this in-depth discussion with a small but 
representative group of intelligent, thinking 
Americans is indicative of a broad range of U.S. 
public opinion on foreign policy issues, and 
their level of disinterest in the consequences of 
U.S. policies is quite disturbing. The 
self-absorption evident during this meeting, the 
general "don't-rock-the-boat" posture, the 
overwhelming lack of concern for the victims of 
Israeli and U.S. power amount to a license to 
kill for the U.S. and its allies. The same 
unconcern allowed the United States to get away 
with killing millions of Vietnamese decades ago; 
it gives license to mass U.S. killing in Iraq and 
Afghanistan; it is the reason Democrats still, 
after seven years of Bush administration torture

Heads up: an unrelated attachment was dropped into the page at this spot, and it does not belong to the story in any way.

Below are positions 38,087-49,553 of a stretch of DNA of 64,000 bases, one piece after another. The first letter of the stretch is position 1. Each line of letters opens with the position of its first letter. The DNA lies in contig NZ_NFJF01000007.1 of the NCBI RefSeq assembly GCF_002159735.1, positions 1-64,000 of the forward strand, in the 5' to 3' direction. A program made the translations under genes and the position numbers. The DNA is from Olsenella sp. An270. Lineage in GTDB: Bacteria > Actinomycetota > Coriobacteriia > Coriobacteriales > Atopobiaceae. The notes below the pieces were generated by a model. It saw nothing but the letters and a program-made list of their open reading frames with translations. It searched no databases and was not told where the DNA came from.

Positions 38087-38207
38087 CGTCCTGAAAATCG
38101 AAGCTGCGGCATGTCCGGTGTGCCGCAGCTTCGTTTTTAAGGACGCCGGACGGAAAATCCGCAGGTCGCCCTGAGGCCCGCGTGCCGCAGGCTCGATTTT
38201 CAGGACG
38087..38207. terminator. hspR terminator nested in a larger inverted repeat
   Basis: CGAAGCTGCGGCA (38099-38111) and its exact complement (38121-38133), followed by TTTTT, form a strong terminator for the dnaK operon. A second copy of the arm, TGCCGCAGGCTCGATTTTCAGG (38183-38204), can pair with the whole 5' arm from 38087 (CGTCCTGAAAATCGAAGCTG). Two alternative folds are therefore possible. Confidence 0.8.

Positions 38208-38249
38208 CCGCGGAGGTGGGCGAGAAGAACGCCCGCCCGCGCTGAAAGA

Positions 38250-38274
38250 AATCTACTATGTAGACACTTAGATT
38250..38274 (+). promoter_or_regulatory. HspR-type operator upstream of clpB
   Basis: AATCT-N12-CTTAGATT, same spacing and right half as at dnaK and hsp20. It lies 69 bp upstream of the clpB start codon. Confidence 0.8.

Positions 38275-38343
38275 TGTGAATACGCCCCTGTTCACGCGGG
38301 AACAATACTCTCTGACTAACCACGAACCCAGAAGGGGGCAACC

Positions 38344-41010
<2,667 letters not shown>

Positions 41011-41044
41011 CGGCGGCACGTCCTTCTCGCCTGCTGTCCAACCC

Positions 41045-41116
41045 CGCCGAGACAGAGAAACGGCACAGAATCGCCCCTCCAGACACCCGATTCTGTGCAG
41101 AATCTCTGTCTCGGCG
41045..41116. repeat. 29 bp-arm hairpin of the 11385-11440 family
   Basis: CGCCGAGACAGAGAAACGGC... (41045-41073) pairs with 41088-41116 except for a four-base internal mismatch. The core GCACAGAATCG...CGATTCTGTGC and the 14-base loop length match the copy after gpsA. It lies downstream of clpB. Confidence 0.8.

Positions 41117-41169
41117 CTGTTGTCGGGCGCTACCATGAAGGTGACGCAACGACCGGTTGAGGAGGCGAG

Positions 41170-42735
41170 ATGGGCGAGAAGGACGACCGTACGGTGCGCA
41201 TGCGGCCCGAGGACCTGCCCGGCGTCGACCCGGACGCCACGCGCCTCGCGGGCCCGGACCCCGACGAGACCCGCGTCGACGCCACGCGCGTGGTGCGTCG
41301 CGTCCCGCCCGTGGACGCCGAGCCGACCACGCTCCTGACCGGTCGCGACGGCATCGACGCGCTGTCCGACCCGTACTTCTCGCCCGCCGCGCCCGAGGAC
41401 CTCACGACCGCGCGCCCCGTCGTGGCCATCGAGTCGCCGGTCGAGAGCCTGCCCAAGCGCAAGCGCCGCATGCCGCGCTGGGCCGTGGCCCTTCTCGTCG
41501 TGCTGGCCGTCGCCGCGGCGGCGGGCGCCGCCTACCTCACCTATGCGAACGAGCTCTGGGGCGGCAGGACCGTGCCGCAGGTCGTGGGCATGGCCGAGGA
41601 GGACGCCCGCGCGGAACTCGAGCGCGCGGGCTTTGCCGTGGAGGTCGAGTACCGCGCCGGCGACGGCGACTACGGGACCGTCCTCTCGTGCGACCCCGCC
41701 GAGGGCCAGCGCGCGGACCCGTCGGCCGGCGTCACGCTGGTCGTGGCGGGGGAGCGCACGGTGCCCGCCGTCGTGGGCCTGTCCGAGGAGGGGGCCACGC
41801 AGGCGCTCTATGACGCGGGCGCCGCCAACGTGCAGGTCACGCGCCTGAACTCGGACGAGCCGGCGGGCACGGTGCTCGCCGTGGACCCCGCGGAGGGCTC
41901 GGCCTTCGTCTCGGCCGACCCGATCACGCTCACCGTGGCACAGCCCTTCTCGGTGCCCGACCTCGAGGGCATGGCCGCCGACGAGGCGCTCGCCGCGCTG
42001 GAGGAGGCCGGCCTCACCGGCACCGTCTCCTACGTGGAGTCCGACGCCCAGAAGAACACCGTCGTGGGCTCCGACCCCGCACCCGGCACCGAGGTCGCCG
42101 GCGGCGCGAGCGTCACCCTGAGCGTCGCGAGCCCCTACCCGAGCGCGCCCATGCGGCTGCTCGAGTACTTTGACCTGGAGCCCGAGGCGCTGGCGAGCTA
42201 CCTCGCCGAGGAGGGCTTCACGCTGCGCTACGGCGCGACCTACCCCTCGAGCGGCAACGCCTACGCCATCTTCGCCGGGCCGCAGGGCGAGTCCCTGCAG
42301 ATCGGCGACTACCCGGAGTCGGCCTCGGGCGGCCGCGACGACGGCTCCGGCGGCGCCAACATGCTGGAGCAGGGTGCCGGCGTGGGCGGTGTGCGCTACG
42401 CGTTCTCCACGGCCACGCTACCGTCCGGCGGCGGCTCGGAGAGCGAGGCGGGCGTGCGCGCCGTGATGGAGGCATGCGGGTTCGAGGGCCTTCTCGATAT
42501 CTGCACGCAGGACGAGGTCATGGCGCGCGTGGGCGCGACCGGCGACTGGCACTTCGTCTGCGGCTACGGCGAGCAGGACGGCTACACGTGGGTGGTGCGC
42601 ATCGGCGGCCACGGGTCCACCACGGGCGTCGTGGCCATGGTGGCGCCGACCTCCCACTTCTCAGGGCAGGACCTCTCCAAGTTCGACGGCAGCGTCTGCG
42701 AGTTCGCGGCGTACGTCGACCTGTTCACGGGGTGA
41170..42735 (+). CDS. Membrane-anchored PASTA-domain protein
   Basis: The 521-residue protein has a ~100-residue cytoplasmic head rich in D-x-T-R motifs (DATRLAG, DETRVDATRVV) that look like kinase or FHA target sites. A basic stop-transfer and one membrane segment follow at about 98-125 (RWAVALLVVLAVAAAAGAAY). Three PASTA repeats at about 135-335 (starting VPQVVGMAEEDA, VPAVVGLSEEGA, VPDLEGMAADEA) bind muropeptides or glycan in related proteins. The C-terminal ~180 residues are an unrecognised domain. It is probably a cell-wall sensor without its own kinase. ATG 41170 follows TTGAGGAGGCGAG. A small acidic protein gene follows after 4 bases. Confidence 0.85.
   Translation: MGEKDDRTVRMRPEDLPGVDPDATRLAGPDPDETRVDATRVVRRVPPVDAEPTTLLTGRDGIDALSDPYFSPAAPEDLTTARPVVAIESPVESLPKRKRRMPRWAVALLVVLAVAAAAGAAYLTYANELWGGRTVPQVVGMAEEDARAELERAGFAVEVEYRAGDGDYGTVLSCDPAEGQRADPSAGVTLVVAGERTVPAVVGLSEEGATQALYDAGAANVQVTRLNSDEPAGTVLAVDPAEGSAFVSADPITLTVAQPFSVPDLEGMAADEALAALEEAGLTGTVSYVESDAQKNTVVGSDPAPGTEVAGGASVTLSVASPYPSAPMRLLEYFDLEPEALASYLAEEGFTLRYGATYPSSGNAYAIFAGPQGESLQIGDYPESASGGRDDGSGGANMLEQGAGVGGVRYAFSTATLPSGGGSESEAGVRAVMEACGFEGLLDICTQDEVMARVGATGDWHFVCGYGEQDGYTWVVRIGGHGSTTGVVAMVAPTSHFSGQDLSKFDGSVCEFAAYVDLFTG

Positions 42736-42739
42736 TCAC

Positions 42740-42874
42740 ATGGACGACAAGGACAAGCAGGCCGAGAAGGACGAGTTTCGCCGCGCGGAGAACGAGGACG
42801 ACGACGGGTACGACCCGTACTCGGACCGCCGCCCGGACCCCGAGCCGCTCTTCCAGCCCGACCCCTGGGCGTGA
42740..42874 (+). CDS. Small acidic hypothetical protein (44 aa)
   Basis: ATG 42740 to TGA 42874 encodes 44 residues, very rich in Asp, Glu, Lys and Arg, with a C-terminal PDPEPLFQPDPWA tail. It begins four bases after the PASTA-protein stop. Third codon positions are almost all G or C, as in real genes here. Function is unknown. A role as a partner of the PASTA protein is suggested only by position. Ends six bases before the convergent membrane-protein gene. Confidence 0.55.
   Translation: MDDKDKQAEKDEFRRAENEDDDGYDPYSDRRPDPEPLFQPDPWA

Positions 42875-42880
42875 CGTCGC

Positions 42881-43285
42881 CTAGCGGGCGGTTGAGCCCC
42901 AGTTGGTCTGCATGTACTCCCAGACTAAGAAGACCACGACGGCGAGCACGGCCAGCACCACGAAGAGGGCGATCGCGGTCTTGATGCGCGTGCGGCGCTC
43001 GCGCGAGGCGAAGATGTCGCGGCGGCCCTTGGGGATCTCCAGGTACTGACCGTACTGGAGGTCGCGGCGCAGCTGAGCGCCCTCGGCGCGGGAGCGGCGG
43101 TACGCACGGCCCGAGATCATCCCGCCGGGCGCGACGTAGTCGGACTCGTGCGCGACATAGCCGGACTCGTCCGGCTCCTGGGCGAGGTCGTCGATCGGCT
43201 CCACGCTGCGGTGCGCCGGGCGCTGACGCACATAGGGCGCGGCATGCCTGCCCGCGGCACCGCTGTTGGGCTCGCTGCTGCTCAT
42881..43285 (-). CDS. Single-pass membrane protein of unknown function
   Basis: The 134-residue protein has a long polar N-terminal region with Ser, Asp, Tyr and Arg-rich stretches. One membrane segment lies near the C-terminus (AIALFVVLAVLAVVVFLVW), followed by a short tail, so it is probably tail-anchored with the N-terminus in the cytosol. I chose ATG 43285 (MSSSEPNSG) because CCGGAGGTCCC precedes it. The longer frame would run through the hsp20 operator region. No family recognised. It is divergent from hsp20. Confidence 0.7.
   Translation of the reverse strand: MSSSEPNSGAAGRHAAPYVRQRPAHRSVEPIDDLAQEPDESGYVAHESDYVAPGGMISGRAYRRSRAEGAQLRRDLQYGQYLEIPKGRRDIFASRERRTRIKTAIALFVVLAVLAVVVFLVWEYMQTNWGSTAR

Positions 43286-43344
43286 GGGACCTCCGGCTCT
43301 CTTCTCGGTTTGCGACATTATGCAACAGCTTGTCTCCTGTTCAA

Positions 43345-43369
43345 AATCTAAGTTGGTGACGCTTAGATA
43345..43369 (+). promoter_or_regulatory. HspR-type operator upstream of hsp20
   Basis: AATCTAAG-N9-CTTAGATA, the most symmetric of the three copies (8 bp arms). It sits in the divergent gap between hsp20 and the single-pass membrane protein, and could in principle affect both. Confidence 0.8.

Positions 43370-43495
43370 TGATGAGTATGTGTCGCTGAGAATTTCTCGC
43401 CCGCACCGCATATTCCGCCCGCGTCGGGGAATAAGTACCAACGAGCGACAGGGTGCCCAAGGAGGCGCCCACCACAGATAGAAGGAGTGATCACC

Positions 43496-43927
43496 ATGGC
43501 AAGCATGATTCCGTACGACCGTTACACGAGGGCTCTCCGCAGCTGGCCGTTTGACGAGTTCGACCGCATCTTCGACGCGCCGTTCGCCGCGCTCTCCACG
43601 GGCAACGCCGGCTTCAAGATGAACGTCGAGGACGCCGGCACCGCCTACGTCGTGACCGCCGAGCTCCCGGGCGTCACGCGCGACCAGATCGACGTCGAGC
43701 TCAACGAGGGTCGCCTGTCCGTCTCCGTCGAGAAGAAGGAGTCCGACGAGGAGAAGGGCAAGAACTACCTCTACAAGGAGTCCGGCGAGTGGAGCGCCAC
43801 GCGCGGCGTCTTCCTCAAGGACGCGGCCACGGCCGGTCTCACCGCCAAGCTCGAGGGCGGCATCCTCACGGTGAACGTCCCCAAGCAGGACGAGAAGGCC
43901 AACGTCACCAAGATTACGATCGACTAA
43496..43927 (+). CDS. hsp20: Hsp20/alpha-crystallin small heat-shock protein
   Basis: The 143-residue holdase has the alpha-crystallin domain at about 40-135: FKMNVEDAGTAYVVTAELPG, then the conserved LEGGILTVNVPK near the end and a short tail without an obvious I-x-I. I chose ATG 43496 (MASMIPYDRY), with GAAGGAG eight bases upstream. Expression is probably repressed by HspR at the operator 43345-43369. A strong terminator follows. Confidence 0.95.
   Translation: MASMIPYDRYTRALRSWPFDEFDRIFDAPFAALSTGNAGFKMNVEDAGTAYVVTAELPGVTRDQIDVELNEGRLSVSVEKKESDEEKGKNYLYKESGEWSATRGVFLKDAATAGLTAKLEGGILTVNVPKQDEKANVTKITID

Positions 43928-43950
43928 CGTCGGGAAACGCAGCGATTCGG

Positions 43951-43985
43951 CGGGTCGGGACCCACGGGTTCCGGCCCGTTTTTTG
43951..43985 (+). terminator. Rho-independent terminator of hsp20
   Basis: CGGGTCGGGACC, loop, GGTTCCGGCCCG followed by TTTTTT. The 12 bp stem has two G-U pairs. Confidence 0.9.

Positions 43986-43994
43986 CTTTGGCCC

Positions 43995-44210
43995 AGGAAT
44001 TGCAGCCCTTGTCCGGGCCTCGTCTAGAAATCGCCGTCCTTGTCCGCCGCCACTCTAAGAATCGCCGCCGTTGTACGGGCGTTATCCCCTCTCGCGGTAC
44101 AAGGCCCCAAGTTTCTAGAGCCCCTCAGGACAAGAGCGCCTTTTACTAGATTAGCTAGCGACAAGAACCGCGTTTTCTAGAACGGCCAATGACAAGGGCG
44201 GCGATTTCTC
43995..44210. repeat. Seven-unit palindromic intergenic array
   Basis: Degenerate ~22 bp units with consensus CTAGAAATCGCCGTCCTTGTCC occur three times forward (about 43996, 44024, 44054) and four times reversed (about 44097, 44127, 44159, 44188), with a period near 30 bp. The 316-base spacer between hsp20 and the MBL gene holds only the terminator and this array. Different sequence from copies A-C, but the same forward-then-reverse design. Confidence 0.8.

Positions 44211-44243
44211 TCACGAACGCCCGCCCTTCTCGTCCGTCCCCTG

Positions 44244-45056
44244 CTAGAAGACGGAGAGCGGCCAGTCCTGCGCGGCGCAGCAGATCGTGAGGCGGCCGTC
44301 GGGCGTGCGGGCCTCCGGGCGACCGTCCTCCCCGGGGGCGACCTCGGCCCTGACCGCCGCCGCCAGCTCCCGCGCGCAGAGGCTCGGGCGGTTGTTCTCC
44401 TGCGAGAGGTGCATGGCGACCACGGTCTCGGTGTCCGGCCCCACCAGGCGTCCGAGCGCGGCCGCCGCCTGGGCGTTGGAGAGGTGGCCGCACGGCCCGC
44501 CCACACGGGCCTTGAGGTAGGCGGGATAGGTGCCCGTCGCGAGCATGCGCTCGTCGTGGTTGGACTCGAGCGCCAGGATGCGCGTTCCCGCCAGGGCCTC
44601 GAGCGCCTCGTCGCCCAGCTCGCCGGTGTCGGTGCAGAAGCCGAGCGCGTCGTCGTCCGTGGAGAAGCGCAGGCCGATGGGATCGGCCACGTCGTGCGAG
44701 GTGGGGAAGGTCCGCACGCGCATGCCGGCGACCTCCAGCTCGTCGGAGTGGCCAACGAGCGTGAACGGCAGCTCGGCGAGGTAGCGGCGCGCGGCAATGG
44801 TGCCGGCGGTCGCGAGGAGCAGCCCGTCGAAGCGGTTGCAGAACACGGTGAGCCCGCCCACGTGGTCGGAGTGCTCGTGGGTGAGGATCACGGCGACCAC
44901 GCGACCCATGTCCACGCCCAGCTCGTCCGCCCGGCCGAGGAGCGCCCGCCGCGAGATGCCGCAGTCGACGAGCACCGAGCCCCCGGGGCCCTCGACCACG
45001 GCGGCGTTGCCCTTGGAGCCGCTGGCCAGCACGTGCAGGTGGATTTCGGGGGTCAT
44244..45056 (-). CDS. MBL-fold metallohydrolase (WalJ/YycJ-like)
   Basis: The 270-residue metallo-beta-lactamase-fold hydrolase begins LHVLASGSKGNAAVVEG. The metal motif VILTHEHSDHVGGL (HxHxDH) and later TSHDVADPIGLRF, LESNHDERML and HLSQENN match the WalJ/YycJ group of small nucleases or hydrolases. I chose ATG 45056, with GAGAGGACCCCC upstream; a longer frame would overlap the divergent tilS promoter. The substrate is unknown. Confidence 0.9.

and killing around the world, cannot fully 
separate themselves from Republican militarism. 
It gives Israel license to kill and ethnically 
cleanse the entire nation of Palestine.

Kathleen Christison is a former CIA political 
analyst and has worked on Middle East issues for 
30 years. She is the author of 
of Palestine and 
Wound of Dispossession. She can be reached at 
<mailto:kathy.bill.christison at comcast.net>kathy.bill.christison at comcast.net.

Bill Christison was a senior official of the CIA. 
He served as a National Intelligence officer and 
as director of the CIA's Office of Regional and Political Analysis.

They can be reached at 
<mailto:kathy.bill.christison at comcast.net>kathy.bill.christison at comcast.net.